Too Heavy For Rescue But Not For Profit
According to the CDC, the weight of the average American has significantly increased since 1960 and that may be starting to have an impact on air medical transport providers, especially those that operate helicopters. The average weight for men aged 20-74 rose nearly 30 pounds over four decades ending in 2002, according a CDC report. And while some medical service providers are reporting that they're being forced to deny service to some passengers due to their weight, the percentage remains relatively small. Meanwhile, one commercial airline has been able to apply a different, more profitable, approach to accommodating plus-sized passengers.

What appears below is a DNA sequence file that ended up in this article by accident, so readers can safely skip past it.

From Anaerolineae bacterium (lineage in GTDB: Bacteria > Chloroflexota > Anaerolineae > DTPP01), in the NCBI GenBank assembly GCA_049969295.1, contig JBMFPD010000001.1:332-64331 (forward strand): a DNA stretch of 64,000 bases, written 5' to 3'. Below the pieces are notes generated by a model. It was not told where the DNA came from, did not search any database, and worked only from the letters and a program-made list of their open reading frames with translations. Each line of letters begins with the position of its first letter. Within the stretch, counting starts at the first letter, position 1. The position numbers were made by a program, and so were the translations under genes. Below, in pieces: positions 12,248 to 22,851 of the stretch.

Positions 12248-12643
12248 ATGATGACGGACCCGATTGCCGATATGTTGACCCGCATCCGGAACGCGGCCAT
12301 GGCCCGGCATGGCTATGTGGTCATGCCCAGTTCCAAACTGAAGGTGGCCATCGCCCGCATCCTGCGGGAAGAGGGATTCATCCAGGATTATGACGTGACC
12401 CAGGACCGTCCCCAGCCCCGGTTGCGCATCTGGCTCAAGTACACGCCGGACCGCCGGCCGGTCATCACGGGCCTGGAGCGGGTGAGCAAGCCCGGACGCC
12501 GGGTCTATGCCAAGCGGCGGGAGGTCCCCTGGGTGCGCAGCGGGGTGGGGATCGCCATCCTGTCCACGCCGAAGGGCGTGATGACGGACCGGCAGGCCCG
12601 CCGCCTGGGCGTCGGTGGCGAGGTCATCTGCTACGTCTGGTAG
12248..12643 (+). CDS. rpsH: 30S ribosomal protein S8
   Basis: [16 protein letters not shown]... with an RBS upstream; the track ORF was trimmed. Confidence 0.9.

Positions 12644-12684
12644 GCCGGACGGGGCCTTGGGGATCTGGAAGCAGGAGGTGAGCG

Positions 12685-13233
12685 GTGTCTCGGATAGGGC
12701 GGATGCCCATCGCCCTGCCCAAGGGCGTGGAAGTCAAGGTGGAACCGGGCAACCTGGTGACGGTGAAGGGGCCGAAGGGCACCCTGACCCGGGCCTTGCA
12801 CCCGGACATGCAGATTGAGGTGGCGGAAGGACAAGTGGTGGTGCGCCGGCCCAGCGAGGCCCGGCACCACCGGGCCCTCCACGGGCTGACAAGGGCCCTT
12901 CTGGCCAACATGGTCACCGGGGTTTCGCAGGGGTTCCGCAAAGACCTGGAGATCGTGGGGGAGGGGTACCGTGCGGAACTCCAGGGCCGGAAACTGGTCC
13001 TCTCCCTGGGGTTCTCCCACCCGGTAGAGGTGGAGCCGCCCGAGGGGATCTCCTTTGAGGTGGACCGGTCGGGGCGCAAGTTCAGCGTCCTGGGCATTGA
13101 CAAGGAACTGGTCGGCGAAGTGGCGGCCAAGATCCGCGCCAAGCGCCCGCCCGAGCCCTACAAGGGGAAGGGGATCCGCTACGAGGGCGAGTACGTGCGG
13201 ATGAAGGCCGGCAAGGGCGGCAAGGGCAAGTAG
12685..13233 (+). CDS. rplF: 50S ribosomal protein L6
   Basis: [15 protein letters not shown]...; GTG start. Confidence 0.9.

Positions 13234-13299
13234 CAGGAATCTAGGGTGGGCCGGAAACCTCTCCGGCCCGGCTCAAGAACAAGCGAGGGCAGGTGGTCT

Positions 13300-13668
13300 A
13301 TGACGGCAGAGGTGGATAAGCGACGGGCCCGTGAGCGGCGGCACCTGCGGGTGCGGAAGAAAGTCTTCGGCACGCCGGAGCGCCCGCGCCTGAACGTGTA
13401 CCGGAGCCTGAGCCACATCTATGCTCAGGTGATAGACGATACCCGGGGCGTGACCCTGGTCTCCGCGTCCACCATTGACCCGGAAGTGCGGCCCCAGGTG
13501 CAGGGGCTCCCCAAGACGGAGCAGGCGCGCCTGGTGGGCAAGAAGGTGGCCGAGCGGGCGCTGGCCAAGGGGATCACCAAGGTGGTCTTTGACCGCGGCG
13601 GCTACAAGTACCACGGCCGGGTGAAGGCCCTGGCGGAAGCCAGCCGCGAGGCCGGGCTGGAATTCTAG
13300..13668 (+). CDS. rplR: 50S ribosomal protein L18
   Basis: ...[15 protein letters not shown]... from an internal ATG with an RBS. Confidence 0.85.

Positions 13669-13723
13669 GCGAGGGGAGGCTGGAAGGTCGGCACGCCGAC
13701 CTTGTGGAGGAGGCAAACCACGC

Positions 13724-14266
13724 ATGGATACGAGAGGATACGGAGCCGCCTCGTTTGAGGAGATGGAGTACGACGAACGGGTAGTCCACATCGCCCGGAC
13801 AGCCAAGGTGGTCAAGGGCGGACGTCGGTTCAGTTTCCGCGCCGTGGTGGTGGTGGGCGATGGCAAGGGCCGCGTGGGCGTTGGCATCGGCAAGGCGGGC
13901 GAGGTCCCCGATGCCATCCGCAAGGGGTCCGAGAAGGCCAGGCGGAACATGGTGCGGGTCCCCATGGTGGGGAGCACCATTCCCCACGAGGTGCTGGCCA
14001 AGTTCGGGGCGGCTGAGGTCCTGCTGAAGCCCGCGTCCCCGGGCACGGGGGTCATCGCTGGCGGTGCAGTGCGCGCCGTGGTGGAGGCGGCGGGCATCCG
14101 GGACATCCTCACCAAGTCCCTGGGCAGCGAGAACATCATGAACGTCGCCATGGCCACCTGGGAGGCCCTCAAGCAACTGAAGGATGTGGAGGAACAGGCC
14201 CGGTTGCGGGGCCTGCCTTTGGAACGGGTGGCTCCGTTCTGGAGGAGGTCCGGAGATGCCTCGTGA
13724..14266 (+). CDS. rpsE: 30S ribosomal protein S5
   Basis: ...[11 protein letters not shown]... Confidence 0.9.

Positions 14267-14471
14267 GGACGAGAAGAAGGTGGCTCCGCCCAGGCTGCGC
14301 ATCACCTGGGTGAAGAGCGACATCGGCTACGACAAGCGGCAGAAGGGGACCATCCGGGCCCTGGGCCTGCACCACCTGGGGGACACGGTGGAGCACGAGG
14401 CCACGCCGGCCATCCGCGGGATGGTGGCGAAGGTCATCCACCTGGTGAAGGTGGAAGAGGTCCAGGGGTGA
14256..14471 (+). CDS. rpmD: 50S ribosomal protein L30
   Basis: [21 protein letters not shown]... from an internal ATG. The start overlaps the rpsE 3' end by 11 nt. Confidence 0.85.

In a recent report by NBCnews.com, Air Methods, a leading medical flight provider, revealed it has denied service at least three times this year due to a patient's girth. The overall number of patients denied service due to their weight is large (estimated at 5,000 per year), according to the report, but the percentage of flights canceled due to heavy patients remains relatively small. More than 500,000 medical flights are conducted each year in the U.S. and only about 1 percent of those are cancelled due to the excessive weight or size of a patient, NBC said. Of course, the main issue is with equipment -- some helicopters simply don't have a large enough opening to safely accept large bodies. That is less often of an issue for commercial airlines. And this April Samoa Airlines announced its plan to address heavier fliers. It began charging passengers based on their weight. Nearly one month later, the airline reported it had seen a 20-percent increase in profits since its pay-by-weight program was implemented.